In this week's Newsletter: Google goes 100% green in '17, Solar One's new Final Friday Winter Film Series, vacant building transforms to greenhouse in DC and much more!
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Google Goes 100% Green in 2017

Did you know that Google uses the same amount of electricity every year as San Francisco, a city of more than 800,000 residents? And this week Google announced that, starting in 2017, all of its many, many server farms will be powered with 100% renewables.

Of course, as is the case with 100% Wind or Green Power packages which you can buy for your home, this doesn't mean that each and every electron consumed by Google is generated from renewable sources, since what actually flows through the wires is always the result of a mix of renewable and non-renewable fuel sources. 

But what it does mean is that Google has entered into global power purchase agreements with wind and solar farms, and has now invested in enough sources of clean electricity to cover 100% of its operations.

There's no question that the companies that are adding the most electricity consumption are the new tech giants: Google, Facebook and Amazon, with their huge server farms and processing centers. Their commitment to renewables is not only great PR for solar and wind, but these large purchase guarantees drive down the cost for everyone.

You can read more about this on the NY Times website here.

Final Fridays Film Series This Winter at Solar One

Those of you who have been following Solar One for some time may remember that we used to produce a Solar-Powered Arts Festival every summer. It was a great way to bring people to the Solar One site and become more familiar with what we do. Over the past few years, we've become so busy with our ever-expanding roster of programs that we just didn't have the capacity to keep it up.

One of the best parts of the Arts Festival was the Film Series. Environmental documentaries outdoors by the river, with fresh popped popcorn and beers, what could be better?! But it's so much work to set up a screen outside! The wind is always blowing! It gets chilly when the sun goes down!

So for 2017, we've decided to bring back the Film Series, but as a winter, indoor series for a select audience. The Solar 1 building can only hold about a dozen people, but it sure is cozy. We'll be asking for a $10 donation to cover the licenses for the films, and the popcorn supplies, and your $10 will also include one drink (beer, wine or a cocktail). Films will be screened on the last Friday of January, February and March, and if it' a success, we'll expand our offerings for next year.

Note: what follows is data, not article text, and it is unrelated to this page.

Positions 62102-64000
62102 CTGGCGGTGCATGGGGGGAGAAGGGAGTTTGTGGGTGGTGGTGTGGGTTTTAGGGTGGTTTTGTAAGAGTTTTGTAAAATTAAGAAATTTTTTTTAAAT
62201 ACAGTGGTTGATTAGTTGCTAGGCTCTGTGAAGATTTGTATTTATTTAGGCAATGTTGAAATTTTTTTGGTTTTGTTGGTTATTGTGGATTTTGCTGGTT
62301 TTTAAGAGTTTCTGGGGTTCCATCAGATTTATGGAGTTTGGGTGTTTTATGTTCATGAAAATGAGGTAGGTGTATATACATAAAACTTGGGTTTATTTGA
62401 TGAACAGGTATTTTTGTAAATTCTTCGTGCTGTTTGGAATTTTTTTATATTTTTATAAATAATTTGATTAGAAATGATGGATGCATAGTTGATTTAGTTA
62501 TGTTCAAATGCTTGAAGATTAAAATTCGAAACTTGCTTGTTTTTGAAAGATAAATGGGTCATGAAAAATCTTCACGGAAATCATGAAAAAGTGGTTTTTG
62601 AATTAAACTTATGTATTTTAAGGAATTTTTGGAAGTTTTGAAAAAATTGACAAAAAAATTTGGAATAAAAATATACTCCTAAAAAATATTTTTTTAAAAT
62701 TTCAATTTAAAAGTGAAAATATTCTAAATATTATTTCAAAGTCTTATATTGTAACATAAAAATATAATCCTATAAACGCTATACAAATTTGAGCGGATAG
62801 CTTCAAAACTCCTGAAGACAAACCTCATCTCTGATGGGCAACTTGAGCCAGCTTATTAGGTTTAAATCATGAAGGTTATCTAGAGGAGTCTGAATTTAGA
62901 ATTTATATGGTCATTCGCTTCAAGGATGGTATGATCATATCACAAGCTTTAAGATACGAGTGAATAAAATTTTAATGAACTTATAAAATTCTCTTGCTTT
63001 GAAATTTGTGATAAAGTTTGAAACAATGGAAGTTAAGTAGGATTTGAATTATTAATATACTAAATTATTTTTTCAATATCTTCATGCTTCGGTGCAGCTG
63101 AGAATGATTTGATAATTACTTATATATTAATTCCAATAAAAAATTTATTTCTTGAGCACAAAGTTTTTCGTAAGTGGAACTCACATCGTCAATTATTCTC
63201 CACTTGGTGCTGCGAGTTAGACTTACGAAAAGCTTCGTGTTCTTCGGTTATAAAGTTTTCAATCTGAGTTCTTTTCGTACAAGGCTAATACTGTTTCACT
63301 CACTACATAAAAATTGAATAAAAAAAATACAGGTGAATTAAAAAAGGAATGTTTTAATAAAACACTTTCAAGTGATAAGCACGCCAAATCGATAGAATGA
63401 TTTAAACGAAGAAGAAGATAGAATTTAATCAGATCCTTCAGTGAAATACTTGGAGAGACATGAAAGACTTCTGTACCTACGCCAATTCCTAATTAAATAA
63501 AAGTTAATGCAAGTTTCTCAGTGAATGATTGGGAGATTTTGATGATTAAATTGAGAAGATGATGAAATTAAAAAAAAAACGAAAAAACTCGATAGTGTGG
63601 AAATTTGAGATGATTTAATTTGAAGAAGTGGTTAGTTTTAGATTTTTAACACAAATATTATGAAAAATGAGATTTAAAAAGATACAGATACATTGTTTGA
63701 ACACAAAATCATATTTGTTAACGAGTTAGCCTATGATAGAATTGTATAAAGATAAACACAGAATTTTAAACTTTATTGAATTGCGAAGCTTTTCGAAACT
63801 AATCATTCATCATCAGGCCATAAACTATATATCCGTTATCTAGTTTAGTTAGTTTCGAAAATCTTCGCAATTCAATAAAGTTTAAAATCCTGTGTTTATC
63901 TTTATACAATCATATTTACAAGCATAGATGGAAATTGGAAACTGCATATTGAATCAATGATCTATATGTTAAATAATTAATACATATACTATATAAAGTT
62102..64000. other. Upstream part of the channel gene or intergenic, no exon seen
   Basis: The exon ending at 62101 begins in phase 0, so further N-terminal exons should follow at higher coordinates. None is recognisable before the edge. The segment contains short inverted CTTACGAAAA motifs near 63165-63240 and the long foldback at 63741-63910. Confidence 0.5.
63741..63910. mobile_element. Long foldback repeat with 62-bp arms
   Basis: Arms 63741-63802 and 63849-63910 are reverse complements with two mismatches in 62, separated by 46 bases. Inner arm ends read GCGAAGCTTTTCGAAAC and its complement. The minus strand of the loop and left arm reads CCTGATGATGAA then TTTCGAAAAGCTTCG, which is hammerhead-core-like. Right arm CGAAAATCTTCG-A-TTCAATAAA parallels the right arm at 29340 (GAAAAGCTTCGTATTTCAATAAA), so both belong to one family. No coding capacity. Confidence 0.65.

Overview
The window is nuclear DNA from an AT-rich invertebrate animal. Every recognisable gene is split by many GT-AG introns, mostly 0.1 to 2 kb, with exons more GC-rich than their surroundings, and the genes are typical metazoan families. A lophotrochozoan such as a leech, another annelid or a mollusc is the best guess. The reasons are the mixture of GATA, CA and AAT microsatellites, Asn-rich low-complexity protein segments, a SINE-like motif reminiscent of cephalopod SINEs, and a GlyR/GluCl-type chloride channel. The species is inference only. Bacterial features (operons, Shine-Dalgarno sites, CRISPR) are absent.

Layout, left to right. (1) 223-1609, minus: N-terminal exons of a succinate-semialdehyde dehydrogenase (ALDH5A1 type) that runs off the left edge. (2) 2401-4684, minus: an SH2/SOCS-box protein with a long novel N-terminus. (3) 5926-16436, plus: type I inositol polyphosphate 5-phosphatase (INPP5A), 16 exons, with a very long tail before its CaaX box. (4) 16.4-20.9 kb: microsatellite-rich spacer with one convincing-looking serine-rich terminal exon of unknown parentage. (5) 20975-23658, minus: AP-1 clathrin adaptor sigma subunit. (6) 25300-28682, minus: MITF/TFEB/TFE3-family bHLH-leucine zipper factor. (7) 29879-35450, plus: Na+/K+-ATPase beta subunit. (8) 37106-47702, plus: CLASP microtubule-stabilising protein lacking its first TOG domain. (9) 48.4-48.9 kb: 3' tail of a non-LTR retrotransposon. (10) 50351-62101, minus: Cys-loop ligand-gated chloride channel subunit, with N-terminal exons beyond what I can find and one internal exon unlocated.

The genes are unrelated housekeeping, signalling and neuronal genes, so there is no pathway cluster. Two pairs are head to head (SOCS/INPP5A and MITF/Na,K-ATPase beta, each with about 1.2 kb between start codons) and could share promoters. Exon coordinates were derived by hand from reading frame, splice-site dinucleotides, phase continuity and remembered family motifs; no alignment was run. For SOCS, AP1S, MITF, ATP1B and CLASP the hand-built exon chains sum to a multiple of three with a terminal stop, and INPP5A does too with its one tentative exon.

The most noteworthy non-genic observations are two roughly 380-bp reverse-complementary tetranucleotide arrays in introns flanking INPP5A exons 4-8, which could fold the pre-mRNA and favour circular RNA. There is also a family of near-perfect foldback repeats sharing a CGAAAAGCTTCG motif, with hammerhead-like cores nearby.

So if this sounds like something you'd be interested in, there's more: We'd like your help in deciding which films to show and what time to show them. Please fill out this short (7 questions) survey, and we'll announce the winning films and screening times in the first newsletter of 2017.

Old McDonald Nadia Robinson Had an Apartment House

Growing up in downtown Manhattan, Old MacDonald Had an Apartment House was one of my favorite picture books. I lived in an apartment house...but I wanted to live on a farm too. Mr. and Mrs. MacDonald had the best of both worlds: fresh food, lots of pets and all housed in a normal city tenement.

But now Nadia Robinson, a Washington, D.C. based food activist and urban farmer, has created a real-life urban farm inside an abandoned DC building. Her organization, Locals Grow Smart, hopes their 3,000 square foot greenhouse will help eliminate food deserts in neighborhoods where fresh, reasonably priced local produce is extremely hard to get. The farm partners with local grocers to expand access and further reduce climate impact by reducing grocers’ reliance on produce transported long distances. On average, Locals yields 3,458 pounds (1,568.5 kilograms) per month, composed primarily of micro greens, edible flowers, and herbs in addition to a small scale research and development project work shopping mini vegetables and organic feed crops.

Three years ago, while a college student in Syracuse, Robinson built a small garden out of reclaimed construction materials in the basement of her apartment building. After graduating as a bioengineering and entrepreneurship major, Robinson returned to the Northeast side to transform a vacant building into the first of what she hopes will be many vertical urban farms in D.C.

You can read more on Alternet.org here.
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Upcoming Events at Solar One

Happy Hanukkah and merry Christmas from all of us at Solar One to all of you! Have a wonderful holiday season!

Other Events


12/27
Sane Energy Volunteer Meeting
Patagonia. 72 Greene Street bet Spring & Broome, Manhattan, 6:30-9pm, free

12/28
350NYC Monthly Meeting
New York Society for Ethical Culture, Room #507 Elliott Library, 2 West 64th Street bet Central Park west & Broadway, Manhattan, 7-9pm, free



 
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